“If it’s not worth talking about, it won’t get talked about.”
Seth Godin, Unleashing The Idea Virus
As I stepped into the house the other day after work, my 3 year old son Jonathan wasted no time in giving me the news. According to scientific research he had been conducting that morning in preschool, “The bees buzz from flower to flower to make the garden pretty.”
I’m no entomologist, but that seemed about right, so I thanked him for bringing me up to speed.
Later that night however, his 10 year old brother Evan set me straight. According to Evan (a highly regarded bug expert in the Hopkinton, Massachusetts 4th grade), the bees don’t go from flower to flower, “to make the garden pretty.” The fact is, they couldn’t care less about making the flowers grow.
They go from flower to flower because they want nectar, and in the process of slurping it up, flower pollen gets caught on their sticky little bee legs. When they move on to the next flower (again, for the nectar), some of the pollen drops off their legs, and pollination occurs.
His point was simple. The growth of your garden is a fortunate, but unintentional side-effect of a bee’s selfish desire for nectar.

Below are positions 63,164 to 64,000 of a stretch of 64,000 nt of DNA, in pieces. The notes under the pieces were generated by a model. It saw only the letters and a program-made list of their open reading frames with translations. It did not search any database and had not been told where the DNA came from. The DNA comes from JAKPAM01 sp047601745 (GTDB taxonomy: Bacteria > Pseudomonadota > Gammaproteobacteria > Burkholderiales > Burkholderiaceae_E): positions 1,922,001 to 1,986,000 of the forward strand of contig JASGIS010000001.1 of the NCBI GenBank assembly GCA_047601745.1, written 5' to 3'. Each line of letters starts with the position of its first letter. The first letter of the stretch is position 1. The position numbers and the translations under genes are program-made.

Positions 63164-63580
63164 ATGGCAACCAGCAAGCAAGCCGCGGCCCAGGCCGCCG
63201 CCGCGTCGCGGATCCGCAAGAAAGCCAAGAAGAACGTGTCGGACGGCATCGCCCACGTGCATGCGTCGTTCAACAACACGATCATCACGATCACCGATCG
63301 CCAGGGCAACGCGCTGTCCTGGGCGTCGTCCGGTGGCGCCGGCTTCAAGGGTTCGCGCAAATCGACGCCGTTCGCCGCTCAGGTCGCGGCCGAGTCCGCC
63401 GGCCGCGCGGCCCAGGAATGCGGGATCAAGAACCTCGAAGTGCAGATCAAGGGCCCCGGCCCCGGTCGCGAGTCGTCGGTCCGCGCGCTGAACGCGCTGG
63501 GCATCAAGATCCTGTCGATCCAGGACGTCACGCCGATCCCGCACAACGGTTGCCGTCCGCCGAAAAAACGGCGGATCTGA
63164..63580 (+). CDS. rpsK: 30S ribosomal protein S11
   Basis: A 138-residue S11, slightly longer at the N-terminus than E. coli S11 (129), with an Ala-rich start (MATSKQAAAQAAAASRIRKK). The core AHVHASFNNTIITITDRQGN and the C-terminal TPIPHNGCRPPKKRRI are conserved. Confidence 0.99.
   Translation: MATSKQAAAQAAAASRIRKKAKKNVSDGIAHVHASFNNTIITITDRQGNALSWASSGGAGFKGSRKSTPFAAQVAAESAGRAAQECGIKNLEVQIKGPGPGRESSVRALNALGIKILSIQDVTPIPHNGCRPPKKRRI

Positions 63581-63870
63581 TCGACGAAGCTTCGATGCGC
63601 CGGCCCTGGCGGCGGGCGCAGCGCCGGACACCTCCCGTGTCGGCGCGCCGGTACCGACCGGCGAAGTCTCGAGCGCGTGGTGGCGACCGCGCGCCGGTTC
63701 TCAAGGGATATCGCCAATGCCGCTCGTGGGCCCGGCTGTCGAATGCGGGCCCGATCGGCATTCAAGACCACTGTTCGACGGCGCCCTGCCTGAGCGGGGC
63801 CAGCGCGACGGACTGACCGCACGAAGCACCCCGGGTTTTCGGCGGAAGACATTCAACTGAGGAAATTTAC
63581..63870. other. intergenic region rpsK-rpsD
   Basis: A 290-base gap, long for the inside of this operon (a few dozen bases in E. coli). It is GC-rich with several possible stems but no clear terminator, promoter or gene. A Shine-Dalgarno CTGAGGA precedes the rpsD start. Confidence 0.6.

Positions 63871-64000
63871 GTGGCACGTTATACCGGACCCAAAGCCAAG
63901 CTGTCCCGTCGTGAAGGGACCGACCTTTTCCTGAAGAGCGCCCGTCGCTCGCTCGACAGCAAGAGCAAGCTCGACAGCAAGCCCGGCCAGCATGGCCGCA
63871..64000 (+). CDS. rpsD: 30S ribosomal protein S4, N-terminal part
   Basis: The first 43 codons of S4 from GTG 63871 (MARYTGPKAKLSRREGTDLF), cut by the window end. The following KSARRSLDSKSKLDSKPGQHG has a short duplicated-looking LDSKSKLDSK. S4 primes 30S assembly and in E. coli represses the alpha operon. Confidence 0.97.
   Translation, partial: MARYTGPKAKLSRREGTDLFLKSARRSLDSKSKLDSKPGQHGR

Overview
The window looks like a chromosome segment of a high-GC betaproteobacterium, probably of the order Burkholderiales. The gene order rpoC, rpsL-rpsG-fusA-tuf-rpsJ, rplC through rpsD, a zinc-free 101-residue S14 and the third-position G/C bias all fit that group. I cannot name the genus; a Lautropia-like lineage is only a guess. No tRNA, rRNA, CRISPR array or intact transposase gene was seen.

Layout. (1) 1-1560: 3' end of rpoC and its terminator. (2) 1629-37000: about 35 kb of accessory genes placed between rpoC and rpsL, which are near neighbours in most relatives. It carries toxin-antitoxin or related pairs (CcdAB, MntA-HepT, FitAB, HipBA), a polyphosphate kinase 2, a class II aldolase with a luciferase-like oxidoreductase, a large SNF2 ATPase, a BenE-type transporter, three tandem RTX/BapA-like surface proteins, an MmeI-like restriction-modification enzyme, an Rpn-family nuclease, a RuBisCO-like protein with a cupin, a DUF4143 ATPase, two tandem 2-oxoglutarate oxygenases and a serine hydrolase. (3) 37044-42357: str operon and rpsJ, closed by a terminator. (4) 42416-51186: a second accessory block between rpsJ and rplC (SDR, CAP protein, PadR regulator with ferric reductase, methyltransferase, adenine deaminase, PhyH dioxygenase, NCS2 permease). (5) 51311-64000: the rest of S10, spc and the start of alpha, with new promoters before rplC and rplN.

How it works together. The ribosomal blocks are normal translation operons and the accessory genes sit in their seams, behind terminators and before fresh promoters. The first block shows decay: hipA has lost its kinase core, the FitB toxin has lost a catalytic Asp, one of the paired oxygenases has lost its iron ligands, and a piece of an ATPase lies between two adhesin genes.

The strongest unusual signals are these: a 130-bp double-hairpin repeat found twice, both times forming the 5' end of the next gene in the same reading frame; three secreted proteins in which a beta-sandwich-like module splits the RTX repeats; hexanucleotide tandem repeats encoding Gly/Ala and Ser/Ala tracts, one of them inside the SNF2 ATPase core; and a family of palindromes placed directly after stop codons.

Believe it or not, this is directly related to one of the E-Newsletter questions I hear most:“How can we more effectively grow our E-Newsletter subscriber list?” Here’s what I mean:
One of the great things about an E-Newsletter (don’t get me started) is that it’s easily forwarded. With one click, people can share your newsletter with others who they believe may also have an interest in the topic.
This so called “viral effect” isn’t a new concept in the world of email, and most companies that publish newsletters do things to encourage readers to pass them along. Examples include displaying prominent “click here to forward” buttons; sending separate emails to colleagues and clients asking them to spread the word; and even offering incentives for telling other people about the newsletter.
All good stuff. The disconnect is that many people apply these tactics without any consideration for the motivation of the bee. In other words, encouraging me to “spread the word” about your newsletter, is very much like encouraging the bee community to go pollinate some flowers. Unless there’s nectar in it for me, I’m not going to be all that interested.
In the case of your E-Newsletter, the nectar is quality content. Your readers will only share your newsletter with their friends, their clients, and their colleagues if the content is good. If they can help (or impress) people they know by forwarding a valuable piece of information, or letting someone know about a great resource for topic X, they’ll do it.
On the other hand, asking them to forward it simply to help you out (or even worse, asking them to forward a thinly disguised advertisement for your services) is an uphill climb.
Bottom Line: Your newsletter needs to be valuable in and of itself if you hope to achieve the magical viral effect we all strive for. Your readers don’t mind helping you grow your list, but it will only happen as a byproduct of what motivates them as they move through their own busy days.